Occupational Outlook

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The geosciences cover a broad spectrum of the natural sciences. Depending on the respective specialization, the points of contact with the natural sciences and engineering can be more or less intensive. Geoscientists are therefore active in very diverse fields. Coupled with a basic understanding of natural sciences and engineering, geoscientists are also attractive to many companies in IT and software development. Career prospects are also available in the development and application of instrumental (chemical) analysis. Because of their interdisciplinary nature, many geoscientists are also employed outside their field. [1] The occupational areas are numerous and the occupational outlook is assessed as high due to the application-oriented, quantitative focus of the program. Applied geoscientists act in the following industries domestic and abroad:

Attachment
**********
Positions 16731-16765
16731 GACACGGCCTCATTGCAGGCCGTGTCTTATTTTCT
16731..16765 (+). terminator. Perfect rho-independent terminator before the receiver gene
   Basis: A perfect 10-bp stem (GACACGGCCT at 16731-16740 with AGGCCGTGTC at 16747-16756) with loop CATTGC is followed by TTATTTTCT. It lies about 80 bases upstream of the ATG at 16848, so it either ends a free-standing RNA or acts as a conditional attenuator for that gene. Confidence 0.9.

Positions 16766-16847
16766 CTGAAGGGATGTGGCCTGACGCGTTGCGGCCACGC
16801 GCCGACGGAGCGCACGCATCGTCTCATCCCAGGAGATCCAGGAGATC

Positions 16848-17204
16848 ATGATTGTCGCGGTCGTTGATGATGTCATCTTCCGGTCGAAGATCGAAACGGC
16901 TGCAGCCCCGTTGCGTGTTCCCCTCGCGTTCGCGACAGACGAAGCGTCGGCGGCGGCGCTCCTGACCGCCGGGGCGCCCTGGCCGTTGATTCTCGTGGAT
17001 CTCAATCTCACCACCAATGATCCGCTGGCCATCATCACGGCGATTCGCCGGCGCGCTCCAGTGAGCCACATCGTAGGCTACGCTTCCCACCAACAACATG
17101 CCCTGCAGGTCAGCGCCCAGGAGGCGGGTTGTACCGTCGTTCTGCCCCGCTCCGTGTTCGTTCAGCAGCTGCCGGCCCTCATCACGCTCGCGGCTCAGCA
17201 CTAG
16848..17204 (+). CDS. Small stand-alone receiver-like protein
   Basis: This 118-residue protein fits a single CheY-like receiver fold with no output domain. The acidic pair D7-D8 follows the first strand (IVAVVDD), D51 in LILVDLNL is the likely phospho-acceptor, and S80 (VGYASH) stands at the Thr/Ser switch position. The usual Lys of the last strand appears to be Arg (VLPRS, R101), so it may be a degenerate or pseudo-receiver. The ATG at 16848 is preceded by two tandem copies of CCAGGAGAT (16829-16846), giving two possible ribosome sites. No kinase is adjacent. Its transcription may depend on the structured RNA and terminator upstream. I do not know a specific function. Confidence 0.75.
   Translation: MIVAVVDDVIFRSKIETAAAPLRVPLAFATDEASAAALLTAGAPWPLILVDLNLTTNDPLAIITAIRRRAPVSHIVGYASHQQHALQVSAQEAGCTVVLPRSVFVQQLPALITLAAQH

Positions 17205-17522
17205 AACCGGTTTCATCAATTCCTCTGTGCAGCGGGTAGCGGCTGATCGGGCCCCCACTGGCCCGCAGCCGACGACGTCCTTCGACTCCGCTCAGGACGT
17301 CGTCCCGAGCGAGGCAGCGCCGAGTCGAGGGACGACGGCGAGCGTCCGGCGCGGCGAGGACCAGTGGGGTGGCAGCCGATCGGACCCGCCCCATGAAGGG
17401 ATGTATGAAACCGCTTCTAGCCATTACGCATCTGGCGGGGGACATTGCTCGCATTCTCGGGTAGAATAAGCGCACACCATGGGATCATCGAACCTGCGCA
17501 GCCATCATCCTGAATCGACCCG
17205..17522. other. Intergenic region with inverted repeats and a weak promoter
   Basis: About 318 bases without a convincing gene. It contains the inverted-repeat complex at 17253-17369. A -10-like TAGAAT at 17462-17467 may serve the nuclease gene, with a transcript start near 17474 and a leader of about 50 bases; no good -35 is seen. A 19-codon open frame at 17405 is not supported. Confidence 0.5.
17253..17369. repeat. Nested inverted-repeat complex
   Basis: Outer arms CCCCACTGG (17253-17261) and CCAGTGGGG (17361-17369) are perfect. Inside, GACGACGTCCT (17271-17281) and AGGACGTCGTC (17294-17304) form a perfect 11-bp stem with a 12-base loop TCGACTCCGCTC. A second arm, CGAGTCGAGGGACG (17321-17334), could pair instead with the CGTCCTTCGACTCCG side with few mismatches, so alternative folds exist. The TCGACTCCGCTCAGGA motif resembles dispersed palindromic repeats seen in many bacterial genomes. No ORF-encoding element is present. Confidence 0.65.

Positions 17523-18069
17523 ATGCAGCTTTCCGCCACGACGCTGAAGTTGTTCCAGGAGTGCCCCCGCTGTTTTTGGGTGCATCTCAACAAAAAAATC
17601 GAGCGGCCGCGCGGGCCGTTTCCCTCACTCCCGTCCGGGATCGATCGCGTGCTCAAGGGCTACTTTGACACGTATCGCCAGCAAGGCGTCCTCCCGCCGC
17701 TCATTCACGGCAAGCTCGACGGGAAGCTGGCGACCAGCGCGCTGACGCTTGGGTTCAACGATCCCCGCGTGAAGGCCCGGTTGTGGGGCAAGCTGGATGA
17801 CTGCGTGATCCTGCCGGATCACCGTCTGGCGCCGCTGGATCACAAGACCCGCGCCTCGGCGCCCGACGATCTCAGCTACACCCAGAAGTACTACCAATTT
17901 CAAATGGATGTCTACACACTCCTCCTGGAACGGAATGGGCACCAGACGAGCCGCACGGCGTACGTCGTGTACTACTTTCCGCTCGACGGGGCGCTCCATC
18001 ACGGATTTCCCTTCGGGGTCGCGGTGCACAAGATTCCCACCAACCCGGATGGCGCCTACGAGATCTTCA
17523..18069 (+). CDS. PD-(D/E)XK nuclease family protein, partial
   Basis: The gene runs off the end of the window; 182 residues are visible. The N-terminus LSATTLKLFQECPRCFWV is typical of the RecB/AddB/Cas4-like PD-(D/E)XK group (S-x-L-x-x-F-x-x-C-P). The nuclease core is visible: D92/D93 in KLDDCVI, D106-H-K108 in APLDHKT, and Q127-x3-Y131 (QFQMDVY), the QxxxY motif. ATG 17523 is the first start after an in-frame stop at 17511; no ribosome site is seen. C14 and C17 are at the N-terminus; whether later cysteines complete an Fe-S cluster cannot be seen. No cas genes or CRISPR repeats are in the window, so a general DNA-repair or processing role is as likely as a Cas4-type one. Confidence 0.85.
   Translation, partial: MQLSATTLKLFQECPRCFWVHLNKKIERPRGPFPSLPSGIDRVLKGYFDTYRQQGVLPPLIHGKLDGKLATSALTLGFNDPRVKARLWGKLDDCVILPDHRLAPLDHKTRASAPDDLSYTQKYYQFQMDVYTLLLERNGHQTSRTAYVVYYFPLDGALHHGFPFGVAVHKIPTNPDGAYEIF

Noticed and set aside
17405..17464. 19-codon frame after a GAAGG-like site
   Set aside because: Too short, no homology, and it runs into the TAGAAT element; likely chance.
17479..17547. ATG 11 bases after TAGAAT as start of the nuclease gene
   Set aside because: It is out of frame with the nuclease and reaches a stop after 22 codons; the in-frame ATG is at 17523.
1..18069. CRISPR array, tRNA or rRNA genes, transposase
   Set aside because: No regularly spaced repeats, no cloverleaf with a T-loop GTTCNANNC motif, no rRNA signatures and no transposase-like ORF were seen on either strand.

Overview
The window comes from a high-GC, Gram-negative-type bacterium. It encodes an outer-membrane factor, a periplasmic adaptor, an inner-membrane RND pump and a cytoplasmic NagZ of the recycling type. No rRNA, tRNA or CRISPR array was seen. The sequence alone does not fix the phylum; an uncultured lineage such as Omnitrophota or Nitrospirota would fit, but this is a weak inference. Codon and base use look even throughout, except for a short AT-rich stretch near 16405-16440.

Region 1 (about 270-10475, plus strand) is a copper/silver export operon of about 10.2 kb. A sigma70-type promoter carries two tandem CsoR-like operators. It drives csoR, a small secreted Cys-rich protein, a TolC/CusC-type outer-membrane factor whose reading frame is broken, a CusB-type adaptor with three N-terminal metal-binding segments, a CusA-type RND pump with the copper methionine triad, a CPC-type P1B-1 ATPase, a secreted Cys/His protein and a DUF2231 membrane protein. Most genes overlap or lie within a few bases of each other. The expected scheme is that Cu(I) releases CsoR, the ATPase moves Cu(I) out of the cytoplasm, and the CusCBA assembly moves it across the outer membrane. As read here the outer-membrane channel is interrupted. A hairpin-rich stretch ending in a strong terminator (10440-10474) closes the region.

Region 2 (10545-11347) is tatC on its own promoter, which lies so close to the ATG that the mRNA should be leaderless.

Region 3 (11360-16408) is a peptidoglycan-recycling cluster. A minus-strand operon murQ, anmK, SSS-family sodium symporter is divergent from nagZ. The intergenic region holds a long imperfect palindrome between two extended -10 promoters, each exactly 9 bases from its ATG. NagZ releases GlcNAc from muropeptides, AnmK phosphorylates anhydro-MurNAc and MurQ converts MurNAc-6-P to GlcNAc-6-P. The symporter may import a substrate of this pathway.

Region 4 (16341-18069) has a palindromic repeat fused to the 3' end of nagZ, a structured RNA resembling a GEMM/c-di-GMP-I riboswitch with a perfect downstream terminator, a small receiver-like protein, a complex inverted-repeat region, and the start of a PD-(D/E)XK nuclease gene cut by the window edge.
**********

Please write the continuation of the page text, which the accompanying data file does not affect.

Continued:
• Production and processing of raw materials (petroleum, gas, coal, geothermic, ore, noble metals, construction materials and so on)
  • Environmental Protection
  • Engineering offices: civil engineering, especially tunnel construction, dam construction, foundation work of huge buildings
  • Landfill technology
  • New materials (refractories, functional materials, ceramics, glass, etc.)
  • Crystal growing
  • Groundwater protection and analysis
  • Software industry
  • Development, production and distribution of analysis equipment
  • Public administrative, federal state authority as well as municipal facilities
  • Institutes for scientific research and universities
  • Museums

According to the BDG, the working geoscientists are distributed among the individual employment sectors as follows:

  • Industry and business: 25%
  • Freelancers, geo and engineering offices: 25%
  • Offices and authorities: 15%
  • Universities and research institutions: 10%
  • Related and non-specialized employment: 25%

[1] https://www.berufsreport.com/geowissenschaftler-die-zukunftsgaranten/

  Copyright: © BDG